Did you and your brothers and sisters really dive into that tumultuous surf when you were small children? Did you lay down rugs in gale-force winds? Did you leave your clothes and towels in the shelter and run down through the rain to the distant sea at low tide?
Was the sand as soft and golden as it is today? Was the coast of Clare so close? Were the white horses so wild? Was the sky so blue and the clouds so white? Was the wind whipping off the water so bracing?
Memory is fallible. Like sepia-tinted photos, it fades. It can hide blemishes and beauty alike. But the ice cream cones were sweet and soft, the flakes hard and crumbly underneath. The water in the pools by the cliff was warm. The caves in the cliff were magical. The walk over to the Black Pool was thrilling. The bumpers and the amusements were electrifying. The dinner was served in the middle of the day, piping hot with floury spuds and butter. The salads for tea were delicious. The forty-five in the evenings was great fun — your mother, especially, loved those card games.
The days were as long and as full as days can be. You were never happier than on that strand with a ball at your feet or a hurley in your hand, your family all around you.
You walk out to the cliff-top chalets where ye rented in the later years. You are surprised they’re still here. Surrounded by ribbons of houses, now, and a plethora of mobile homes. The chalets look a bit jaded. All privately owned, these days, Liam told you. You’d forgotten how they all angled away from the central road. You think the final year for you was in 1977, in the last one on the left; could that be correct? You remember the shock at Elvis’ death and you know that happened when ye were on holidays, when you were 16. Padraig and Pauline went one more year with your Mam and Dad.Year after year, your mother and father managed to treat you all to that holiday, until — one by one — late teenage ‘sophistication’ eroded its wonders and other priorities took hold. How you were all nurtured and provided for so well for so long. It’s only now you realise that the nurture and provision never ended. Instead, it is being passed on to the next generation and the next one after that.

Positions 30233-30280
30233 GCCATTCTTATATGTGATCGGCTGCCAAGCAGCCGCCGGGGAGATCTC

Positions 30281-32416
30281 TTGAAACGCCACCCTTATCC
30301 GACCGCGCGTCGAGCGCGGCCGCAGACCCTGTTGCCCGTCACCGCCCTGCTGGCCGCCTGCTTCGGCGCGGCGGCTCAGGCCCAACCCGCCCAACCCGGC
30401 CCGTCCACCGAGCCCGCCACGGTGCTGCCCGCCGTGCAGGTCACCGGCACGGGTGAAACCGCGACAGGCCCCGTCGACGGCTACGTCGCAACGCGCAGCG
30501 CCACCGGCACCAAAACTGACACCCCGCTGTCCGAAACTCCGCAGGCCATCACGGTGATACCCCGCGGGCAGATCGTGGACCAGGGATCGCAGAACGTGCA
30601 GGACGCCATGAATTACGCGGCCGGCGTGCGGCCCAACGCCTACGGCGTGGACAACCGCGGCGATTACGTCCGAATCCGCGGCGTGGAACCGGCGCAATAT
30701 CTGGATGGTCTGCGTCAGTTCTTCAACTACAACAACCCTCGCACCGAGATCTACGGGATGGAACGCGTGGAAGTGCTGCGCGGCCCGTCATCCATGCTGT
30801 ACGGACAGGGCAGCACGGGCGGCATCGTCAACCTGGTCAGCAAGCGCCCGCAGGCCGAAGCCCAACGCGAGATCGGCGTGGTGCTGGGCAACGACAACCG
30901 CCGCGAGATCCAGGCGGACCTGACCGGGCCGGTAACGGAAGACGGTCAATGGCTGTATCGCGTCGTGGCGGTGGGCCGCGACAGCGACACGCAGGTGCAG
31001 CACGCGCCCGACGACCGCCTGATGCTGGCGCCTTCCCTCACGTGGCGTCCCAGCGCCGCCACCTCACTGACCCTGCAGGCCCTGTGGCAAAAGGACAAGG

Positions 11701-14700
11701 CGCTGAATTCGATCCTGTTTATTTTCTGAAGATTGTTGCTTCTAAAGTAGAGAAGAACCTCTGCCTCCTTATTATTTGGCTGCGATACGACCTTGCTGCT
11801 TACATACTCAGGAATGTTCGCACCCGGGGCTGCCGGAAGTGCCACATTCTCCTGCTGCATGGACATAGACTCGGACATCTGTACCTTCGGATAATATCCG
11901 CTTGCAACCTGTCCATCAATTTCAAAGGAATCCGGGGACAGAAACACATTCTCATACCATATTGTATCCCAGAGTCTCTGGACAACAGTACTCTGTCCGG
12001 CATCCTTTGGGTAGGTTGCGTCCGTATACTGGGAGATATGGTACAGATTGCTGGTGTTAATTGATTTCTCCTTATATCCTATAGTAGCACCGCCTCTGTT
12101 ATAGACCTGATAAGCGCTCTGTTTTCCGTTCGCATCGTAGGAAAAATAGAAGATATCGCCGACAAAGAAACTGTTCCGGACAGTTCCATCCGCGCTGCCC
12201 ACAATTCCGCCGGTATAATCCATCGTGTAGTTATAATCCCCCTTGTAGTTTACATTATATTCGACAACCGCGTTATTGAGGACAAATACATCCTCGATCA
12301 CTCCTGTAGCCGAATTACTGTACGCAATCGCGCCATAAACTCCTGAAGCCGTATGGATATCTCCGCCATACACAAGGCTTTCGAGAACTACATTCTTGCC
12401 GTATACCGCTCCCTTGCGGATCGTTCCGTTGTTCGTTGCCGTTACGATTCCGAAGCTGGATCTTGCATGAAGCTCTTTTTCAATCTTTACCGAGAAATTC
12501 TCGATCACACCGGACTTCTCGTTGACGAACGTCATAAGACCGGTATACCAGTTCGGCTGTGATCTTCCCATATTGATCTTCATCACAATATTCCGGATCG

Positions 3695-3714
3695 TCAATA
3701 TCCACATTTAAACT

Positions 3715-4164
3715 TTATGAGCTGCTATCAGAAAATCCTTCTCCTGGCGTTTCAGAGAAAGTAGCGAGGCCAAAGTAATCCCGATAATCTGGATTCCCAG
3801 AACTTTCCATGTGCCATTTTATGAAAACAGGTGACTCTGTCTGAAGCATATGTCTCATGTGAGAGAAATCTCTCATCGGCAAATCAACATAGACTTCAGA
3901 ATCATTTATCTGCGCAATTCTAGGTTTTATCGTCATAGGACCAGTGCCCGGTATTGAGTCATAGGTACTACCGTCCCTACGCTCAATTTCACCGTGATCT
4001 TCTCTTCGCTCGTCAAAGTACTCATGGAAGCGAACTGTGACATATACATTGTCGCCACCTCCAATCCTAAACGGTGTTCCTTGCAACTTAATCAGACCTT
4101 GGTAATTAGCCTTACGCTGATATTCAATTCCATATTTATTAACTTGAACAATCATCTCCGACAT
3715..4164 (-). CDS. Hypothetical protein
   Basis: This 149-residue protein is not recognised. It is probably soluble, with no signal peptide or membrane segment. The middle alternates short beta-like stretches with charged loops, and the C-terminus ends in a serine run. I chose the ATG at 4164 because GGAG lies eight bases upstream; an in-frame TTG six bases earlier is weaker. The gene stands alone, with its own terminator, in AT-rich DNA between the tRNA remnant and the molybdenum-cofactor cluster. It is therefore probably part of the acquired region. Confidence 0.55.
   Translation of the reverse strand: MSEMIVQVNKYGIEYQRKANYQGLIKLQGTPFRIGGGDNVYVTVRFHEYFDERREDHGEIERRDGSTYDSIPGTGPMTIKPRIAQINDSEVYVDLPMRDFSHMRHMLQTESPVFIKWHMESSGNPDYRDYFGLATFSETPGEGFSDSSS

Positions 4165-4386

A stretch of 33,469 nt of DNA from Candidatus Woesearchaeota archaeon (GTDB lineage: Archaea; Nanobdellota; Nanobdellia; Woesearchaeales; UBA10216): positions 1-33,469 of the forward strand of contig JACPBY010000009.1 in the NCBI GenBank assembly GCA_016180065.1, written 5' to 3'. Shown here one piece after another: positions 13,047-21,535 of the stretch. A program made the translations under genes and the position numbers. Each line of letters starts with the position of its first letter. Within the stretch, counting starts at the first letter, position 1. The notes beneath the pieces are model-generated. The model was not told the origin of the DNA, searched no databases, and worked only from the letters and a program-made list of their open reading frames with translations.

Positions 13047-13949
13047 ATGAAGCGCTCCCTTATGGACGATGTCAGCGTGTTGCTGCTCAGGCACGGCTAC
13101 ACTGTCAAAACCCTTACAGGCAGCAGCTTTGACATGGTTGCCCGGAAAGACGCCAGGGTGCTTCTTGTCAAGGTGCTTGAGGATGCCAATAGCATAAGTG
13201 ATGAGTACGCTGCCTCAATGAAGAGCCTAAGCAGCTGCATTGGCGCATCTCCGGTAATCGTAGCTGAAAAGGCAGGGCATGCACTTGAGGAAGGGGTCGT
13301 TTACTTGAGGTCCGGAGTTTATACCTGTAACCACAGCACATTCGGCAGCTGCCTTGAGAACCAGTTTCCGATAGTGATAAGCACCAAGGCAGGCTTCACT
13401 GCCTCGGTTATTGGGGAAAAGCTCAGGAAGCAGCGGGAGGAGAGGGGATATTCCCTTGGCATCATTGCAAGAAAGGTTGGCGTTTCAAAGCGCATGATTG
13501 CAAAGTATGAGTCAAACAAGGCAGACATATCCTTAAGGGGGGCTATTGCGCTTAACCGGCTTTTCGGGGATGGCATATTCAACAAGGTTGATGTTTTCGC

These days the holidays may be in the Cote d’Azur, or Noosa, or Hilton Head, or Gruissan, but the joy is just the same. You all learned how to have fun in Ballybunion — a vital life lesson.You check into the Cliff House Hotel, which was known as Bernie’s when you were a child. Your father would have approved of you forking out a few extra bob for a sea view. He used to have a pint there and tell Bernie (the legendary GAA man, Bernard O’Callaghan) what was wrong with Kerry football. Bernie must have enjoyed that. You remember when Pecker Dunne played there — how exotic that name to a 1960s child.